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The Student News Site of California State University, Stanislaus

Signal

The Student News Site of California State University, Stanislaus

Signal

Humorous writer Mark Twain in person

California State University, Stanislaus Theater Department presented the play “Mark Twain in Person” on March 21 and 22 in the Mainstage Theatre. The play was written and performed by Richard Henzel, who gathered information from the writings of Mark Twain.
A podium sat stage left, and a long white cloth drooped down the sides of a table and chair at stage right. A pitcher of water and an empty glass waited on top of the table next to a bouquet of red and white flowers.
A man walked out smoking a cigar, sporting curly white hair with a matching mustache, an all-white suit and shiny black shoes. He introduced Mark Twain, which was confusing, but as he went on I realized that he was talking about himself in the third person. He was in fact Mr. Mark Twain.
The facial expressions that Henzel made were unforgettable; I paid more attention to his face and body language than his words. Henzel showed true passion for his role, and he was truly one with his character. The way Henzel moved back and forth on the stage, actively involved with the audience, was mystifying.
When Mark Twain began to talk about his life, he started with a life lesson that he learned: The imagination can cause more harm than good if you let it. This led into his first story about wanting to be a steamboat pilot. Twain had to follow other experienced steamboat pilots until he could pass the test and become certified.
Twain then began talking about being a part of a confederate militia and how he killed an innocent man, an image that would haunt him for the rest of his life. This culminated in a conversation with his conscience about how he defeated his invisible enemy. This section of the play was by far the funniest part.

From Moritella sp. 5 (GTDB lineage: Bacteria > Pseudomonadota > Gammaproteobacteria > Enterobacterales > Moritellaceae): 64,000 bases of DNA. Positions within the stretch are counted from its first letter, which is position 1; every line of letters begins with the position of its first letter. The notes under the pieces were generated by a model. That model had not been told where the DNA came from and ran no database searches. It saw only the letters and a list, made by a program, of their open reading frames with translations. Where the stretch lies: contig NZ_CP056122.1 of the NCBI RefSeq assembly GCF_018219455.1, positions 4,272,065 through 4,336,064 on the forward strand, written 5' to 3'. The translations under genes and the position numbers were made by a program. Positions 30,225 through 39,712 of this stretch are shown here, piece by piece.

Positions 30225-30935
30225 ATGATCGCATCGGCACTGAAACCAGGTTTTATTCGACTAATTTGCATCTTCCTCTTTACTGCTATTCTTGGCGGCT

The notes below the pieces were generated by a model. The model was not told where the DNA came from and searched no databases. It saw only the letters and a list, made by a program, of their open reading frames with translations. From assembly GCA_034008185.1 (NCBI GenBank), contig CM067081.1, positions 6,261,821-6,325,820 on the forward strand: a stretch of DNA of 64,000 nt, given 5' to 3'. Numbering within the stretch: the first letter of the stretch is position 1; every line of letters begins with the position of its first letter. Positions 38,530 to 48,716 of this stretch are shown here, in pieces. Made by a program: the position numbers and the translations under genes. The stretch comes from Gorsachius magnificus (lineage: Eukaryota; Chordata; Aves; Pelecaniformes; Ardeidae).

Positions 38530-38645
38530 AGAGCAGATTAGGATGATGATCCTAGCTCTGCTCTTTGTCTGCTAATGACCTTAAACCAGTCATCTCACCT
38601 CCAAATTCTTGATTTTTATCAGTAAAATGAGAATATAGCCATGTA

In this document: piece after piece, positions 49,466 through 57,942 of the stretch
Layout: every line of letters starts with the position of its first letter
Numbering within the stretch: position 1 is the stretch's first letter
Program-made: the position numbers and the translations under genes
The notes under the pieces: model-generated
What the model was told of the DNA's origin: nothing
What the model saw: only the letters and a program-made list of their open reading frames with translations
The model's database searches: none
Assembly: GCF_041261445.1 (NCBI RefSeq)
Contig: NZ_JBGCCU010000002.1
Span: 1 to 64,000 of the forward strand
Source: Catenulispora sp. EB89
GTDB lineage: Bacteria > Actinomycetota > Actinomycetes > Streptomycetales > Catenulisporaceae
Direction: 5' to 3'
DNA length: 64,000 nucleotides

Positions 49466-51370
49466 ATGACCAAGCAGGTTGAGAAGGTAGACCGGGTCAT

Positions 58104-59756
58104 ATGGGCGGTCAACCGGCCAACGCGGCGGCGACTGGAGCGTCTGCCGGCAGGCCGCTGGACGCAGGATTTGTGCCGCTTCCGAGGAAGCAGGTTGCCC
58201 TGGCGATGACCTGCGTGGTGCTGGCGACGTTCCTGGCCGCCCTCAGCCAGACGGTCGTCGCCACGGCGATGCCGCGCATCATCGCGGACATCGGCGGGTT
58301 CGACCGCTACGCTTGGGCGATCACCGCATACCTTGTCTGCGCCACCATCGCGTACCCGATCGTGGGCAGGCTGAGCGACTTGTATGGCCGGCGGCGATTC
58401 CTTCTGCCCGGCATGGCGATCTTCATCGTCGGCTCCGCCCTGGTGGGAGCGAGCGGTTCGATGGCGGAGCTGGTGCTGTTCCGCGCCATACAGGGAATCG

Henzel’s vocals of all the people he was portraying were astounding. His humor was amazing throughout the play. Henzel made the audience laugh even when he wasn’t trying due to his outrageously entertaining facial expressions.
Two people walked in about five minutes late and Henzel stopped the play and began to talk to the two people. He was joking and telling them that he would not repeat the introduction, and that the audience cannot tell them the introduction either.
This form of improv happened a few more times throughout the play. This made the play seem more of a fun interaction between the actor and audience and showed that Henzel was a people person who truly enjoyed performing on stage.
“Mark Twain in Person” was one of the best plays I have ever had the pleasure of attending. The theater needs to host this play again in the near future so all people who missed this performance, or who enjoyed it, can have another chance to watch it.

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Humorous writer Mark Twain in person